William Crump the Bear-catcher
This new king was nothing but trouble. Boess, chief of the gods and overseer of all things, had, in the short time since William Crump had placed the ancient crown upon his head, become obsessed with the fledgling king.
“I will have him,” he announced to nobody in particular, as the other gods were doing their best to avoid him, not wanting to enter into a war between gods and men.
“You there, Boear, god of fearsome woodland creatures.”
“Yes Boess, what would you have me do?”
“Do? I would have you kill this new king.”
“Kill the king?”
“Yes, he is but a mortal, you are a god. Visit him in his ‘palace’, take the form of the most ferocious bear and rip the mortal to a thousand pieces.
It was not the lot of Boear to question a direct order from the king of the gods and, reluctantly, he took on the form of a ferocious bear and sought out the new king.
The new king, William Crump to friends, lived in a one-bedroom flat in Plunkton. It was not an area renowned for bears, or for anything much at all, so when he saw a real-life grizzly bear, hanging around just outside his flat, he fetched his camera, went outside, and took a series of pictures, before going back inside and securely locking the door, windows and cat-flap. From a cupboard to took out a can marked 'bear-away' and sprayed liberally through the hallway.
Unfamiliar with modern yale locks, Boear was still trying to work out how to get in, when he saw the new king uploading the pictures onto the internet.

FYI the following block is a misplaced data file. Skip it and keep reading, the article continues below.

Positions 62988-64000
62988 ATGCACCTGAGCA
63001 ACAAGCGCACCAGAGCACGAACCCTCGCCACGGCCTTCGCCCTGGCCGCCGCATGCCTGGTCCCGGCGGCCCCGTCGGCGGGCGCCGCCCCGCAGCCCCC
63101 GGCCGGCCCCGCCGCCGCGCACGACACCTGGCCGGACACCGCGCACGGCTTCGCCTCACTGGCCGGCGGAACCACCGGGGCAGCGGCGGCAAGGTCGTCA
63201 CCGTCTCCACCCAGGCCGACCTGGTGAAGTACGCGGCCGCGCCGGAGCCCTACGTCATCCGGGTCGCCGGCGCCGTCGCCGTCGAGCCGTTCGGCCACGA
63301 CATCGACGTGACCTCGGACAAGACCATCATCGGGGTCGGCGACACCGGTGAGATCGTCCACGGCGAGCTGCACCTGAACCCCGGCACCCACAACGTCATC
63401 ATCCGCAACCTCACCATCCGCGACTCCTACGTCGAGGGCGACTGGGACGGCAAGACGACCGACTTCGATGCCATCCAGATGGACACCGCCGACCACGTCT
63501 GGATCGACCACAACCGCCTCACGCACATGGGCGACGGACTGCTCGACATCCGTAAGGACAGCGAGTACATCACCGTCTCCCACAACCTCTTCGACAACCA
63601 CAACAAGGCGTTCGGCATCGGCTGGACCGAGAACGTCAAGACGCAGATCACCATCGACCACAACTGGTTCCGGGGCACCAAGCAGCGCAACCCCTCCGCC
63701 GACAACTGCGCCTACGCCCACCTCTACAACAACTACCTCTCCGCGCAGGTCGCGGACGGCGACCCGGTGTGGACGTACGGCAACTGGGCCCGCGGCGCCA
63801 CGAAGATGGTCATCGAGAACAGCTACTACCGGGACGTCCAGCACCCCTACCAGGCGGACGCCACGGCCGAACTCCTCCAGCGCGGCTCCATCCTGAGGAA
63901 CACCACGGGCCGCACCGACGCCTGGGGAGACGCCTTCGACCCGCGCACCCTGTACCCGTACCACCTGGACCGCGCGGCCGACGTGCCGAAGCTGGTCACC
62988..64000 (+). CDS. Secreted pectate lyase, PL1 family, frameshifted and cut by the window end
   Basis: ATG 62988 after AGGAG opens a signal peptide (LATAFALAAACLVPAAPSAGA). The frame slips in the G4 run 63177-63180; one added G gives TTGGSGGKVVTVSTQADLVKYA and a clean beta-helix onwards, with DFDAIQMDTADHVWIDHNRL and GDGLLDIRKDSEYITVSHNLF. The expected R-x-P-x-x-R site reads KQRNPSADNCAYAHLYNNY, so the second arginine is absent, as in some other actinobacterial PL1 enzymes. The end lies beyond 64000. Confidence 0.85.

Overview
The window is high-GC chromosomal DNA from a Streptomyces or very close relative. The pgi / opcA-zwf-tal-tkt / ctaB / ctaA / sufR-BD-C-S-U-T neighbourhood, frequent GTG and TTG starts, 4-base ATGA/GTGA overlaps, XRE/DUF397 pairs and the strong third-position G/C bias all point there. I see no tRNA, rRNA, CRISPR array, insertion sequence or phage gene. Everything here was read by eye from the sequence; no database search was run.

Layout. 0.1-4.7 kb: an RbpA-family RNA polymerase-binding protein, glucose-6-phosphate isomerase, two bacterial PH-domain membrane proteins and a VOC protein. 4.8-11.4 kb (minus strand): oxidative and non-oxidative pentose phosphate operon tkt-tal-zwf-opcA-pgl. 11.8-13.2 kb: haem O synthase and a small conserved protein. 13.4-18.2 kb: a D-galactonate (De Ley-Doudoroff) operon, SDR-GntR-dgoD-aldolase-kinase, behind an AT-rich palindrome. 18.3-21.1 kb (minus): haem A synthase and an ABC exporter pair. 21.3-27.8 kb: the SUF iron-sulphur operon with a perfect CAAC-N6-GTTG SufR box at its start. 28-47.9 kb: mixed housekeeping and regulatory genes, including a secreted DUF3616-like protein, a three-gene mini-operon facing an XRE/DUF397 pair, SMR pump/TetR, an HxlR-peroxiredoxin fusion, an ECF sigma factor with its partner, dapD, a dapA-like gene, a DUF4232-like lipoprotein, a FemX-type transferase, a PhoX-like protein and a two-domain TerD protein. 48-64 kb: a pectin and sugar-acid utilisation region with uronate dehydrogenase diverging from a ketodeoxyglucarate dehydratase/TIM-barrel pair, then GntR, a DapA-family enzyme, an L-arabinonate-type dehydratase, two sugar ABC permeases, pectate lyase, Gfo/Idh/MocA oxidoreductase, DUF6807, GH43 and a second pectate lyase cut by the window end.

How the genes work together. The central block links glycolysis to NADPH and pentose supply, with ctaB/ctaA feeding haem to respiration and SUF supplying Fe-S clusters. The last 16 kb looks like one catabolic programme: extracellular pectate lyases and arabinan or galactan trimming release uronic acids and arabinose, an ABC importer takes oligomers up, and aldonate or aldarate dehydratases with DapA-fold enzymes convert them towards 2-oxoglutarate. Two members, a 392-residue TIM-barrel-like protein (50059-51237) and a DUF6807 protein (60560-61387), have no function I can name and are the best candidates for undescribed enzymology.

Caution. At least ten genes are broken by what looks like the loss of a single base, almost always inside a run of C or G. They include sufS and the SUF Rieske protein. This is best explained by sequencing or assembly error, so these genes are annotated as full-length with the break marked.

‘The Bear-catcher’, was, William thought, a suitable pseudonym, and after setting up a facebook page under that name, he posted all of the pictures he had taken and boasted that he was the finest bear-catcher in the whole of Plunkton.
“Bear-catcher”, read Boear. He saw the images of himself that the new king had taken and, terrified beyond words, returned as rapidly as he could to the realm of the gods.
“He has captured me,” he explained a confused Boess.
“Captured you? But you’re here.”
“But he has captured my soul, my image, and he has caged it inside a machine.”
“He has caged your soul inside a machine?”
“Yes, and he now calls himself the bear catcher. Oh, my days are over. Outdone by a mere mortal.”
“But you’re not outdone. There’s nothing wrong with you.” But though he tried to reason, the god of fearsome woodland creatures was as stubborn as he was ignorant of digital photography, and the plan to send Boear to rip the king from ear to ear, was abandoned before it really began. It was time to think of a new plan.